keywords = "Cardiac sarcoidosis, Electrophysiology study, Implantable cardioverter defibrillator, Sudden cardiac death, Ventricular arrhythmia",
author = "Okada, {David R.} and John Smith and Arsalan Derakhshan and Zain Gowani and Stefan Zimmerman and Satish Misra and Berger, {Ronald D} and Hugh Calkins and Harikrishna Tandri and Jonathan Chrispin",
year = "2019",
month = "1",
day = "1",
doi = "10.1016/j.ijcha.2019.03.002",
language = "English (US)",
journal = "IJC Heart and Vasculature",
issn = "2352-9067",
publisher = "Elsevier BV",

}

TY - JOUR

T1 - Electrophysiology study for risk stratification in patients with cardiac sarcoidosis and abnormal cardiac imaging

AU - Okada, David R.

AU - Smith, John

AU - Derakhshan, Arsalan

AU - Gowani, Zain

AU - Zimmerman, Stefan

AU - Misra, Satish

AU - Berger, Ronald D

AU - Calkins, Hugh

AU - Tandri, Harikrishna

AU - Chrispin, Jonathan

PY - 2019/1/1

Y1 - 2019/1/1

N2 - Background: Abnormalities on cardiac imaging (cardiac magnetic resonance imaging [CMR] or positron emission tomography [PET]), left ventricular ejection fraction (LVEF), and electrophysiology study (EPS) all predict ventricular arrhythmias (VA) in patients with cardiac sarcoidosis (CS). We sought to assess the utility of EPS in patients with CS and abnormal cardiac imaging, focusing on those with LVEF >35%. Methods: We identified all patients treated at our institution from 2000 to 2017 who: 1.) had probable or definite CS; 2.) had either late gadolinium enhancement (LGE) on CMR or abnormal 18-flourodeoxyglucose (FDG) uptake on PET, and 3.) had undergone EPS. The primary endpoint was VA during follow up. Results: Twenty five patients were included, of whom 10 (40%) had positive EPS. During a mean follow-up of 4.8 +/− 3.4 years, 11 (44%) patients had VA. The positive predictive value (PPV) of EPS for VA was 100% and the negative predictive value (NPV) of EPS for VA was 93%. Among 12 patients with LVEF >35% and no prior VA, the PPV of EPS for VA was 100% and the NPV of EPS for VA was 90%. Conclusion: EPS may help with risk stratification in patients with CS and abnormal imaging, especially those without conventional indications for ICD placement. Among patients with LVEF >35% and no history of prior VA, a negative EPS has good positive and negative predictive value for future VA events.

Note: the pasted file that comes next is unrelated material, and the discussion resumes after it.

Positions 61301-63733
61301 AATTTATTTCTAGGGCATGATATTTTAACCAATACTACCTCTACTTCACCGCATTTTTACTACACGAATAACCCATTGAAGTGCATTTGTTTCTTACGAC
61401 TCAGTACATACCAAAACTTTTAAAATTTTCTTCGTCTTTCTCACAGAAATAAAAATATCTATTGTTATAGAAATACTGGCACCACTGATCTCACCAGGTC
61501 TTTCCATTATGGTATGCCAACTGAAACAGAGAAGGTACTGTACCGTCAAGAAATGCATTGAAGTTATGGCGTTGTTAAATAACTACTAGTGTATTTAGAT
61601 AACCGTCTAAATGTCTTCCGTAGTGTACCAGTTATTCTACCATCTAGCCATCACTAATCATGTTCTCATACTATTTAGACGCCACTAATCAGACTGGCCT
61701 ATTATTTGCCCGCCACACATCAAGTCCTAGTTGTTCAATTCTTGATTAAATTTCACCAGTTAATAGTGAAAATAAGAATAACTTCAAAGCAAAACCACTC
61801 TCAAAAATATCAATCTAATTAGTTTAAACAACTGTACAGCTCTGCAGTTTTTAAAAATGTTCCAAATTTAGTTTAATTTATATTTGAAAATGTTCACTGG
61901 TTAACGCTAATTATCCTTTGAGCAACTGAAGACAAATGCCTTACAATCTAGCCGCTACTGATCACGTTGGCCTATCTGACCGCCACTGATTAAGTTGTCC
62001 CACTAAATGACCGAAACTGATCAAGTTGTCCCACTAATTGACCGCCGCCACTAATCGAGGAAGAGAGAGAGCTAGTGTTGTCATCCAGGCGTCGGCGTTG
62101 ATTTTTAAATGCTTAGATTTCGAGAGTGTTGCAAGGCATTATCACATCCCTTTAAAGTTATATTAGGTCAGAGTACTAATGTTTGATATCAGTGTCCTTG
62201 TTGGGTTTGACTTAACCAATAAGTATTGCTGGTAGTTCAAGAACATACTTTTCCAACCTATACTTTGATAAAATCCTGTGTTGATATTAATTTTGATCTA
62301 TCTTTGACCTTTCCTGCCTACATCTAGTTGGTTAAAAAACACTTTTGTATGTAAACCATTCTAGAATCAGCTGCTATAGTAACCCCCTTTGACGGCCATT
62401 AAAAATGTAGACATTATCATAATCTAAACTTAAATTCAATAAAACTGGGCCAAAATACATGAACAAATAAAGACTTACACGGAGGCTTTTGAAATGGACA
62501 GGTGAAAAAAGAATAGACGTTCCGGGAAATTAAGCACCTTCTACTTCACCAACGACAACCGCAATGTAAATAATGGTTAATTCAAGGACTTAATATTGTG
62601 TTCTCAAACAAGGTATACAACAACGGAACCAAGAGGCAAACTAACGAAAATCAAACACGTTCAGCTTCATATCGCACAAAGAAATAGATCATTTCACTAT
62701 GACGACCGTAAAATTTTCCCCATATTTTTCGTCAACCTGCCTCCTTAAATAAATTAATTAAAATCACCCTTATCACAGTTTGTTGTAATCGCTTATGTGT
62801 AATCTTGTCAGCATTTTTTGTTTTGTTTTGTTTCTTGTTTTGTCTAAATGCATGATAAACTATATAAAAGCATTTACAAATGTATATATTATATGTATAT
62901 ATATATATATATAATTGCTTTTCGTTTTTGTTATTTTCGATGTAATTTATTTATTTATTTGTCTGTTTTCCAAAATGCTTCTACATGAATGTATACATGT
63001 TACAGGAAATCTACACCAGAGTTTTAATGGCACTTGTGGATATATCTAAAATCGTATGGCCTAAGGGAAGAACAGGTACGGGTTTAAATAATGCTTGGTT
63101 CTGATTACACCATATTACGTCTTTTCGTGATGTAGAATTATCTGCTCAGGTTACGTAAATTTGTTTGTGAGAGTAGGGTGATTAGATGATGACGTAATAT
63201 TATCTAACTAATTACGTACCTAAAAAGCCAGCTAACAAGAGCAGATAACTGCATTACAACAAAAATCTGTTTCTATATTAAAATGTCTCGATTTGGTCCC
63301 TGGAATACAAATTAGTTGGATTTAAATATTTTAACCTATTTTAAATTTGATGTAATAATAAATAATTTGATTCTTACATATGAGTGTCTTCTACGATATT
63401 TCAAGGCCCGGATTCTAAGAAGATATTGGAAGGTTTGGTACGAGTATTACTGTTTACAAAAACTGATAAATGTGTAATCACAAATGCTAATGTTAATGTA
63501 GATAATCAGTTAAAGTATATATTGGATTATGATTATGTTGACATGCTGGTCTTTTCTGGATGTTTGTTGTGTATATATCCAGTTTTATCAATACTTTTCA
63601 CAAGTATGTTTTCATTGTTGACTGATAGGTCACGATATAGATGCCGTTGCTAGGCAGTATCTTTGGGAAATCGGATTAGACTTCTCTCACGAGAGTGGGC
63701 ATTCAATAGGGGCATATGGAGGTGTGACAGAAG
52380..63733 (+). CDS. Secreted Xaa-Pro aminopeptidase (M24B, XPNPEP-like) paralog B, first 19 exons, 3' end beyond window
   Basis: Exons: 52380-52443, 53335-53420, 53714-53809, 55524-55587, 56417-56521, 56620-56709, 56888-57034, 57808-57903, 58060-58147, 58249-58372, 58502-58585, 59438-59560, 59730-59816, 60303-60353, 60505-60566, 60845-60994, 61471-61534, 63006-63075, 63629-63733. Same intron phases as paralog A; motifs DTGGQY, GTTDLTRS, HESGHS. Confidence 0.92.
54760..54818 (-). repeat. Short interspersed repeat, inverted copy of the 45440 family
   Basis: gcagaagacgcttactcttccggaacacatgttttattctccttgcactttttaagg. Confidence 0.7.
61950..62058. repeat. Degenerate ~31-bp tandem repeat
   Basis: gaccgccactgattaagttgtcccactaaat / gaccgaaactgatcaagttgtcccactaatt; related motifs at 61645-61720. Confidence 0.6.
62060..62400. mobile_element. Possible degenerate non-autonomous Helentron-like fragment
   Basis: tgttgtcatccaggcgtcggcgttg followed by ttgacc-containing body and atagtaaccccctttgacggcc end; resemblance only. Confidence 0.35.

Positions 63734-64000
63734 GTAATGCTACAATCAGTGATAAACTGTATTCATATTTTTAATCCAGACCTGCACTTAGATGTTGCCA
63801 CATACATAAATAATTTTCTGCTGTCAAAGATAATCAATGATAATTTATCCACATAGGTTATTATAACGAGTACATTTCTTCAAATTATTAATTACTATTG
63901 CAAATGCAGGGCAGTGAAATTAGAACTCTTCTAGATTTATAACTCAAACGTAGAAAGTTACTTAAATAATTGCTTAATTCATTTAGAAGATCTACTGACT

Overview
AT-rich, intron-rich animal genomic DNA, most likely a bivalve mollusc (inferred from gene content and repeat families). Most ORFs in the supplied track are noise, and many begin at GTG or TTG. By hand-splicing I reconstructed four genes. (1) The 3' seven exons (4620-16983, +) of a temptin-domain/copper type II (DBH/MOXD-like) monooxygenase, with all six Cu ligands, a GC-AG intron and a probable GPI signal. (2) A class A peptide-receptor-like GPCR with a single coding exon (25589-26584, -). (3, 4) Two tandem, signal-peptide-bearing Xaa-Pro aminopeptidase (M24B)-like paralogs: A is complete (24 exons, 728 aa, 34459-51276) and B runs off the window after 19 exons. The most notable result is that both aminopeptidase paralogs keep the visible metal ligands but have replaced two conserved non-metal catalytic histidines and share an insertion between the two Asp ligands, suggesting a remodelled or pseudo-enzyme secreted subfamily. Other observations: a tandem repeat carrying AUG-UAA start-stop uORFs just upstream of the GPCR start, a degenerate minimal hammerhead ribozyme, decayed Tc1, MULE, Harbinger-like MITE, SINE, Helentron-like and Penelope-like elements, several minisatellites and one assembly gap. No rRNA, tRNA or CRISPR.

AB - Background: Abnormalities on cardiac imaging (cardiac magnetic resonance imaging [CMR] or positron emission tomography [PET]), left ventricular ejection fraction (LVEF), and electrophysiology study (EPS) all predict ventricular arrhythmias (VA) in patients with cardiac sarcoidosis (CS). We sought to assess the utility of EPS in patients with CS and abnormal cardiac imaging, focusing on those with LVEF >35%. Methods: We identified all patients treated at our institution from 2000 to 2017 who: 1.) had probable or definite CS; 2.) had either late gadolinium enhancement (LGE) on CMR or abnormal 18-flourodeoxyglucose (FDG) uptake on PET, and 3.) had undergone EPS. The primary endpoint was VA during follow up. Results: Twenty five patients were included, of whom 10 (40%) had positive EPS. During a mean follow-up of 4.8 +/− 3.4 years, 11 (44%) patients had VA. The positive predictive value (PPV) of EPS for VA was 100% and the negative predictive value (NPV) of EPS for VA was 93%. Among 12 patients with LVEF >35% and no prior VA, the PPV of EPS for VA was 100% and the NPV of EPS for VA was 90%. Conclusion: EPS may help with risk stratification in patients with CS and abnormal imaging, especially those without conventional indications for ICD placement. Among patients with LVEF >35% and no history of prior VA, a negative EPS has good positive and negative predictive value for future VA events.

KW - Cardiac sarcoidosis

KW - Electrophysiology study

KW - Implantable cardioverter defibrillator

KW - Sudden cardiac death

KW - Ventricular arrhythmia